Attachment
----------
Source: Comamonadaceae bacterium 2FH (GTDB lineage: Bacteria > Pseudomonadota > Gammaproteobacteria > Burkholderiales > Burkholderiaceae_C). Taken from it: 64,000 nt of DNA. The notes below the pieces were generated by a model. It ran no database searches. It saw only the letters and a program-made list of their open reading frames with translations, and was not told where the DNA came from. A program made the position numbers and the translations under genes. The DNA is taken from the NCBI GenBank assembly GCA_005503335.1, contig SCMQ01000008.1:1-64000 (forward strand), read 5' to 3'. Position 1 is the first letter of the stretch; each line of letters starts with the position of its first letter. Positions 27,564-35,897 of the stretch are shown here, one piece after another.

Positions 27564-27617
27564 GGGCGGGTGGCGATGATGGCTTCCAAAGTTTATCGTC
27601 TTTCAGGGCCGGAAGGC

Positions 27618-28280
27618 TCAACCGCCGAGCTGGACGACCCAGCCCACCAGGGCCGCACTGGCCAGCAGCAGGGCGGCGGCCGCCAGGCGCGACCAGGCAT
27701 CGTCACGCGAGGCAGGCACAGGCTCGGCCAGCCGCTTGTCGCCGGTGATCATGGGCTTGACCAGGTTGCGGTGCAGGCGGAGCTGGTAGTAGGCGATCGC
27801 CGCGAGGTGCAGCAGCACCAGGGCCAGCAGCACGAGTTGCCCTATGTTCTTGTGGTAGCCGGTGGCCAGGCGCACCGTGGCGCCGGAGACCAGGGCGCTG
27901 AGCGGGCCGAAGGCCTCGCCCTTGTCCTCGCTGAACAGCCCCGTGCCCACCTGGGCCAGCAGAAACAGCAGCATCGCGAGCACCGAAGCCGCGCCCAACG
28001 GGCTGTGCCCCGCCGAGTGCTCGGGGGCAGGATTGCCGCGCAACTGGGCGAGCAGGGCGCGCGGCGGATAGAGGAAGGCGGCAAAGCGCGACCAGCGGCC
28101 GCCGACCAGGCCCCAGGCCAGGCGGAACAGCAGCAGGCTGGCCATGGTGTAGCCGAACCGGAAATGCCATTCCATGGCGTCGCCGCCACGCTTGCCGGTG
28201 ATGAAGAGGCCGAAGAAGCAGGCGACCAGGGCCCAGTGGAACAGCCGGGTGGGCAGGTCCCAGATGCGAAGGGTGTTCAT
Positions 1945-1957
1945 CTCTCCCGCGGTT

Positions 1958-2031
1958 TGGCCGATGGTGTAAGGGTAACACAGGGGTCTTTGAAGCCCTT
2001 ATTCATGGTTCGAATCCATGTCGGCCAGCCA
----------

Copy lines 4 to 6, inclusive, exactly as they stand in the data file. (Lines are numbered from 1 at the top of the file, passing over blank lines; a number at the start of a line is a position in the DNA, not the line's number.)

27601 TTTCAGGGCCGGAAGGC

Positions 27618-28280
27618 TCAACCGCCGAGCTGGACGACCCAGCCCACCAGGGCCGCACTGGCCAGCAGCAGGGCGGCGGCCGCCAGGCGCGACCAGGCAT